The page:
After producing the show for more than 30 years, 41 Madison announced that this April’s New York Tabletop Show will be its last. Going forward, the organization will no longer produce the twice-yearly trade show that draws buyers to its Flatiron building, home to showrooms for the industry’s premier tabletop brands—Christofle, Ginori 1735, Lenox and Waterford, among others.
“Due to changing trends and demand for in-person trade shows, 41 Madison will no longer produce the New York Tabletop Market,” the organization said in a statement. “We tremendously value all of our 41 Madison tenants, and will continue to provide them with the same services and support that they are accustomed to.”
This announcement leaves future shows in a somewhat nebulous state. 41 Madison set aside specific dates through 2025 that will serve as de facto markets, but won’t be promoting or organizing them, leaving the showrooms themselves to draw a crowd. Though many will lament the change, most have already adapted to doing business outside of the traditional market structure.
“While I knew 41 Madison was changing their production of Tabletop Markets and I was saddened for the team there, [this] market is more than just a building—it is about the brands, the partnerships, the retailers and the consumers, and that does not happen just two weeks a year,” says Lucas Updegraph, Lenox’s chief sales officer. “For years, we have been using our showroom both during and outside of the two market weeks. … We will continue to innovate, change and expand our brands from 41 Madison, our offices in Pennsylvania, as well as directly with consumers through our wonderful retail partners.”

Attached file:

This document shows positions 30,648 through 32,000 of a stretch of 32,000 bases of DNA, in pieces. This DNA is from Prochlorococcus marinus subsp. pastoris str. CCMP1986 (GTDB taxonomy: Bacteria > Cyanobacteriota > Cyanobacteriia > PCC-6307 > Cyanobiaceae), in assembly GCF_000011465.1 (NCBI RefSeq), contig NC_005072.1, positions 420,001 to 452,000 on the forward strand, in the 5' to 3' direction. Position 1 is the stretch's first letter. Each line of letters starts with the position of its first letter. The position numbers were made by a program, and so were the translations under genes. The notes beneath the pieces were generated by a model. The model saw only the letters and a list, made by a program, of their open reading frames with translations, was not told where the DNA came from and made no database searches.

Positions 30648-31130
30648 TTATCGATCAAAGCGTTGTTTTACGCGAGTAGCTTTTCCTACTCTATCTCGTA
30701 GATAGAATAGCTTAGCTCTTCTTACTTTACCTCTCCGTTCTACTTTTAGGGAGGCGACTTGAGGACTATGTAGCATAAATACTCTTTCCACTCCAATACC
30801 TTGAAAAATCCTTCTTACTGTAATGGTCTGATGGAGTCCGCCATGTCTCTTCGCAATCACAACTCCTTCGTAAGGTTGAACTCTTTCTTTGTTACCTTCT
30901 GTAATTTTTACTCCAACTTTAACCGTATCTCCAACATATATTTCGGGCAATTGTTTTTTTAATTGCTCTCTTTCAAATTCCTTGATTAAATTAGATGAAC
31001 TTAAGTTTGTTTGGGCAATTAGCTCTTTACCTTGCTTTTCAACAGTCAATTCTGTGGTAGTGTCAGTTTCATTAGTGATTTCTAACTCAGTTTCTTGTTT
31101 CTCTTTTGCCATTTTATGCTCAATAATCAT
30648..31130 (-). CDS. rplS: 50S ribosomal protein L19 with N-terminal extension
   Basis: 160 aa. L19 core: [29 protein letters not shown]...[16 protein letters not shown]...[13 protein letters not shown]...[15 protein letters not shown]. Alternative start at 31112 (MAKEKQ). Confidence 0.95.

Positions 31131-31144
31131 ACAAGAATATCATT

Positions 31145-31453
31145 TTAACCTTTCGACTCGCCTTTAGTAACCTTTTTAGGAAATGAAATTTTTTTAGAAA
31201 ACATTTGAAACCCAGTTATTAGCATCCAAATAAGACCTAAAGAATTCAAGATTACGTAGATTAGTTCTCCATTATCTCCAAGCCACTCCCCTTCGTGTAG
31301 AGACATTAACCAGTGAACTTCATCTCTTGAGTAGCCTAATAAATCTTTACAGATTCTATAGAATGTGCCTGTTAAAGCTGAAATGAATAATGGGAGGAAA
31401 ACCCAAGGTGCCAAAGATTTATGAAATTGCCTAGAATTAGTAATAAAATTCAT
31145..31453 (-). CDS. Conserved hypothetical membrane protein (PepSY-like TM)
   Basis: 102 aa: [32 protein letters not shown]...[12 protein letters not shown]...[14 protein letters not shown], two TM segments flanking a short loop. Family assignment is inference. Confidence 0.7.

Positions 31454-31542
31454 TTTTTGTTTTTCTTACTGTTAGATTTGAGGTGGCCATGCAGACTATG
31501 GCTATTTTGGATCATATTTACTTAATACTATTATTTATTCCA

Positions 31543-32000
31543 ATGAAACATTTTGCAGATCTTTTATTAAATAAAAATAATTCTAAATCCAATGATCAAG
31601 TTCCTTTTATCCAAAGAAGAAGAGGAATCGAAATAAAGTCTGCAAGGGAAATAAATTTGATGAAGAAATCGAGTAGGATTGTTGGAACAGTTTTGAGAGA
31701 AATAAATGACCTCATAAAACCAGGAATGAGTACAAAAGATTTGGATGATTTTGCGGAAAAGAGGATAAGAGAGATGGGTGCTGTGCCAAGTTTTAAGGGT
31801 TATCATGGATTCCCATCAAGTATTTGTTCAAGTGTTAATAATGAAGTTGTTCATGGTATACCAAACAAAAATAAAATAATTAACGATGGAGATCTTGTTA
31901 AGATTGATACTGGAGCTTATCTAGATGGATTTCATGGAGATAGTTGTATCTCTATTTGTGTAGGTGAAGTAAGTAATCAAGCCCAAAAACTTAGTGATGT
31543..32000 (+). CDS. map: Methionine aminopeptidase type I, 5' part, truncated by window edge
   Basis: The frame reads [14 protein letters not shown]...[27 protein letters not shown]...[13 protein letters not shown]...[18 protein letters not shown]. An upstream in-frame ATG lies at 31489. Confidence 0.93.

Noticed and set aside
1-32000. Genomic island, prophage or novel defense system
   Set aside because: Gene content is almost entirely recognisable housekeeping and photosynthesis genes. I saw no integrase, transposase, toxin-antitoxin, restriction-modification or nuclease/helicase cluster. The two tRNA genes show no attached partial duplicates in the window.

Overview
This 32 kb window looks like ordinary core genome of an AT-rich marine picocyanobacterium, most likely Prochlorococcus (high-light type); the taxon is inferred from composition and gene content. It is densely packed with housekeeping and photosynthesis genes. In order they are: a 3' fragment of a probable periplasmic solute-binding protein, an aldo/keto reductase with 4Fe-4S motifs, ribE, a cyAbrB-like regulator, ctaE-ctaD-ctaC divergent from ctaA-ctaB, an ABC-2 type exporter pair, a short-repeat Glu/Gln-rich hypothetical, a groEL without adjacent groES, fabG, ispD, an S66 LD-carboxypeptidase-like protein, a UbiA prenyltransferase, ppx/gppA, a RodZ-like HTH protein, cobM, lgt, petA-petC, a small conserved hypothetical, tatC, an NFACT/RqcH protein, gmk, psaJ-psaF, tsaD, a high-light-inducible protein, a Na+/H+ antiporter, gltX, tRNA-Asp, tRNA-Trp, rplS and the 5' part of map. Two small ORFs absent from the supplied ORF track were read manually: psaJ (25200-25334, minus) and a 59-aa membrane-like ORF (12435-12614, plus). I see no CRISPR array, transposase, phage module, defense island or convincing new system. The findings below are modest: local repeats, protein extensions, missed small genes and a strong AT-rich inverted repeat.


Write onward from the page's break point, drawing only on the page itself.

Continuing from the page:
The market’s history dates back to the early days of the building, which debuted as a B2B commerce destination in 1974. Though it’s not entirely clear when the show began, the first printed newsletter for the event was issued in 1988. Over the decades, the market became a reliable draw for buyers from large department stores and independent retailers alike. It was canceled during the early days of the pandemic, and though the market resumed as a full-scale in-person event last fall, attendance was reportedly light.
41 Madison’s decision to pull support reflects a turbulent period for trade shows in the era of COVID-19. “These are crazy times in the trade show business. So much turmoil between postponed, canceled, closed, bought and otherwise reconfigured events—it’s a bit chaotic,” says Warren Shoulberg, BOH’s retail columnist. “There’s no question in my mind shows and markets will remain important in the wholesale buying process, but the patterns and processes that we had pre-pandemic are not going to be the same again. Some companies are doubling down and others are exiting [the trade show model]. We won’t know who was right for several years, at least.”
Homepage photo: Waterford’s Lismore crystal collection | Kevin Lau